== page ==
Catch of the Day: A fantastic dinner is the cute town of Oswego.

Stop #4: H. Lee White Maritime Museum

You can take a guided or self-guided tour of this small museum that includes a collection of maritime art. Be sure to tour the LT-5 Major Elisha K. Henson, the last surviving tugboat from the Normandy invasion.

Catch of the Day: A tour of a real tugboat, which reinforced my knowledge that while I love being on boats, working on one is not for me. 

Stop #5: Shopping in Downtown Oswego

We perused the shops at Canal Commons where I was naturally drawn to the consignment store and bought a short-sleeved shirt to stay comfortable on the hot late summer day. Lakeside Artisans has a beautiful collection of items from local artisans. I couldn’t resist some of the delectable chocolate items at Man in the Moon Candies – they had one of my favorite food items: chocolate-covered potato chips. Of course we had to eat them all before they melted in the car.

Catch of the Day: As mentioned  above, chocolate treats that didn’t last long, and a cute top that will. 

Stop #6: Millhouse Market

Large menus overwhelm me. Especially when it seems impossible to narrow down my choice. Millhouse Market has 21 kinds of wood-fired pizza, 10 salads, eight bowls and 36 sandwich choices. I spent more time selecting my lunch here than I did my last car.

I ended up with a turkey, avocado, sprouts sandwich, and I couldn’t tell you exactly why, but it was one of the best sandwiches I ever had. The orzo pasta salad that came with it was definitely the best ever. Our server said the secret was to mix the olive oil with salt and pepper and stir it into the pasta when it’s warm, then let it cool.

Catch of the Day: A great tip for making pasta salad. 

Stop #7: Salmon River Lighthouse and Marina

Before setting out on our afternoon fishing expedition we took a peek at the River Lighthouse, with accommodations for 6-8 people. There are also a few other cottages available for rental.

But it was fishing time for us as we set out on Lake Ontario aboard the 31-foot Strike Zone Fishing Charter with Captains Robin and Todd Sheltra. They spent the afternoon with us, patiently teaching our group of non-fishermen how to fish for Chinook and Coho salmon. I had along with me my first-ever fishing license, good for one day.

Pacific salmon like hanging out in these waters at the mouths of the Oswego and Salmon Rivers before heading for their fall spawning run. The salmon fishing season runs from mid-September to late October, peaking around Columbus Day weekend.

Rob and Todd told us that the lake had originally been stocked with salmon from Alaska. They were brought to curb the population of herring as they were washing up on the beaches and causing the closure of the state parks. Three years later the lakes were filled with salmon, making the area the best for salmon fishing outside of Alaska.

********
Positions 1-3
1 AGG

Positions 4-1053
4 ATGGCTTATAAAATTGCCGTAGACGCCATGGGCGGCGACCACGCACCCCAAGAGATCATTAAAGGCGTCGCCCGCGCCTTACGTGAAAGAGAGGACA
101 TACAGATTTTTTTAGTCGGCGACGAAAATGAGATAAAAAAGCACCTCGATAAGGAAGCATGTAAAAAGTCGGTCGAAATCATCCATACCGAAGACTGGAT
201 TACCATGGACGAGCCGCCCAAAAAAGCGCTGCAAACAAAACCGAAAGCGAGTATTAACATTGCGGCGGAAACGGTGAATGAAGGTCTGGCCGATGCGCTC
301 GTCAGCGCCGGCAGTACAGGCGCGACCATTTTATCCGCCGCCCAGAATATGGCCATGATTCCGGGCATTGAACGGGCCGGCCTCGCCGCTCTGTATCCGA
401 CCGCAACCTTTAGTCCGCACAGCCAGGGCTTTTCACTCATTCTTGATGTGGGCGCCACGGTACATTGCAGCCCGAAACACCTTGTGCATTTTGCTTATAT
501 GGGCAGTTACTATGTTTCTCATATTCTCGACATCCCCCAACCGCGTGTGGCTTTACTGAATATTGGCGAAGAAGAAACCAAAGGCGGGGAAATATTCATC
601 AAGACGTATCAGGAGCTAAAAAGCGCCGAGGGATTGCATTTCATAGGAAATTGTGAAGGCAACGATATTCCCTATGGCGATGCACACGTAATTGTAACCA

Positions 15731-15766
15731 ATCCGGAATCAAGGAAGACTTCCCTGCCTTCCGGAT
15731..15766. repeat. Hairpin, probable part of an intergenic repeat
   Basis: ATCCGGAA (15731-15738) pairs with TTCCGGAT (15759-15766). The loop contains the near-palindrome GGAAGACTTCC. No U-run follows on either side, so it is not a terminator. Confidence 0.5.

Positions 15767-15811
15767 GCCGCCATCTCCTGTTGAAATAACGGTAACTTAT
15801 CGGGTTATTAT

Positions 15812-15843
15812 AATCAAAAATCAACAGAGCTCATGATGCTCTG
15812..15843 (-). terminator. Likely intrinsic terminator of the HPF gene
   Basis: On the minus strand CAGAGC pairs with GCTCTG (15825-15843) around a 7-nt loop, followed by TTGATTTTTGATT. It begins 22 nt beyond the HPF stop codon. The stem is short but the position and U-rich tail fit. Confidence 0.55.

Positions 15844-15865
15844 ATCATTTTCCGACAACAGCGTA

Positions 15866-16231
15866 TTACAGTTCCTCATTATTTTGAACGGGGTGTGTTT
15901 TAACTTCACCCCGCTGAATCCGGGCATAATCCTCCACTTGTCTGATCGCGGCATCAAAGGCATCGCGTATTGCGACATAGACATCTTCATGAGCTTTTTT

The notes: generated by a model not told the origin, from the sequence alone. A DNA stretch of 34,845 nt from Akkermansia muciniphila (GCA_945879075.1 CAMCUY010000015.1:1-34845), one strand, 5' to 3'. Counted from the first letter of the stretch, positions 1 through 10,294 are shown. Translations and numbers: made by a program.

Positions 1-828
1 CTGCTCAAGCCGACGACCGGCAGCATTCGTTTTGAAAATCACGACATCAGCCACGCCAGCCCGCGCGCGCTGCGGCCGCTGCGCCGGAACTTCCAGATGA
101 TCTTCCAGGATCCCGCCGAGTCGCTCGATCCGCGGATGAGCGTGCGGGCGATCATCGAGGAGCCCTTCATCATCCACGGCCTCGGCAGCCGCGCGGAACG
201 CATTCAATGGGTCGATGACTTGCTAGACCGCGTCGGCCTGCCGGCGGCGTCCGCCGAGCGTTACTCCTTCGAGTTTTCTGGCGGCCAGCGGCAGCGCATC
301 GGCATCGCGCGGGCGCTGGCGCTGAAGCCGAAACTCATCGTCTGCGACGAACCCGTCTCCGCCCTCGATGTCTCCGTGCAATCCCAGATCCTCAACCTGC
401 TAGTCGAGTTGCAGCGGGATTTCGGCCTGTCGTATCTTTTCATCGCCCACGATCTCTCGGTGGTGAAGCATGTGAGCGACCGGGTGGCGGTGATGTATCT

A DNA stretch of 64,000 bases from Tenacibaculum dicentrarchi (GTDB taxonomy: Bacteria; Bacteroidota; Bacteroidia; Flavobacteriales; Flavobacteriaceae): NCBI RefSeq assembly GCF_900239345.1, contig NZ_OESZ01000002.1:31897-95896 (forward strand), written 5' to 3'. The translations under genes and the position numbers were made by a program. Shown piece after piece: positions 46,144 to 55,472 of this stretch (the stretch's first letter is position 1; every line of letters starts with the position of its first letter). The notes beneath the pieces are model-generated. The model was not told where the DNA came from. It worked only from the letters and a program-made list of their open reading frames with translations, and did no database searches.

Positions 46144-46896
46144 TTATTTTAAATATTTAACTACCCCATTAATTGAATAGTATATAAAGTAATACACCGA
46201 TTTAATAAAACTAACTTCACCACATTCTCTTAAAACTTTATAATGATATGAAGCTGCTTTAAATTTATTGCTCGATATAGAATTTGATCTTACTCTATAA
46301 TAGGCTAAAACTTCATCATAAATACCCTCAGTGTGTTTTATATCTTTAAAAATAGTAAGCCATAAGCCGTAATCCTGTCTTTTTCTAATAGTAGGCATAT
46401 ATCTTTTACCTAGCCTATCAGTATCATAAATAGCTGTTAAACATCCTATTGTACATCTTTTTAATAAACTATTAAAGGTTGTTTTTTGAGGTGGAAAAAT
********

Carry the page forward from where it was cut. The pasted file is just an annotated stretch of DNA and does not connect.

We trolled the waters listening for instructions from our captains. While I was excited about fishing, I also loved just being on the water under the warm sun. We took turns with the fishing rod and each of the other two women caught a salmon, reeling it in with much excitement.

Jan Schroder with salmon

Okay, so I didn’t catch this fish, but just borrowed it for the photo op. I gave it my best shot but my guy was too smart and slid off the hook.

Then it was my turn. I carefully followed all their instructions and finally had one on the hook. I carefully reeled him in, but sadly, the hook fell out and he got away to live and swim another day. Not to be cheated out of the fish-holding photo, I triumphantly held up one of the salmon who hadn’t been so lucky for our photo op.

Catch of the Day: Salmon. Although in my case, it’s a photo with a salmon and the challenge to really catch a fish next time. 

Stop #8: The Tailwater Lodge

A favorite of salmon fisherman, The Tailwater Lodge in Altmar, New York, is an upscale property housed in a former elementary school. It has an indoor and outdoor pool and fly fishing available on the property. After a delicious dinner in the restaurant where I enjoyed blackened salmon, we took a glasses of wine and sipped them by the firepit underneath a star-filled night.

The next morning we took a hike through the woods behind the property to the creek to spot a few fly fisherman standing in the water, spaced far apart in the rushing waters.

Catch of the Day: A relaxing night under thousands of stars. 

Stop #9: Salmon River Falls

Salmon River Falls waterfall

After a short hike through the woods up the falls, we were rewarded with this view of Salmon River Falls.

We had another beautiful day, perfect for hiking the 110-foot Salmon River Falls, a fairly easy trail that runs up to the top of the gorge for amazing views over these spectacular waterfalls.

After our hike it was time to get back on the road again and head towards Clayton, New York, about a little more than an hour away.

Catch of the Day: A day with a hike through the woods to a waterfall is always a good day.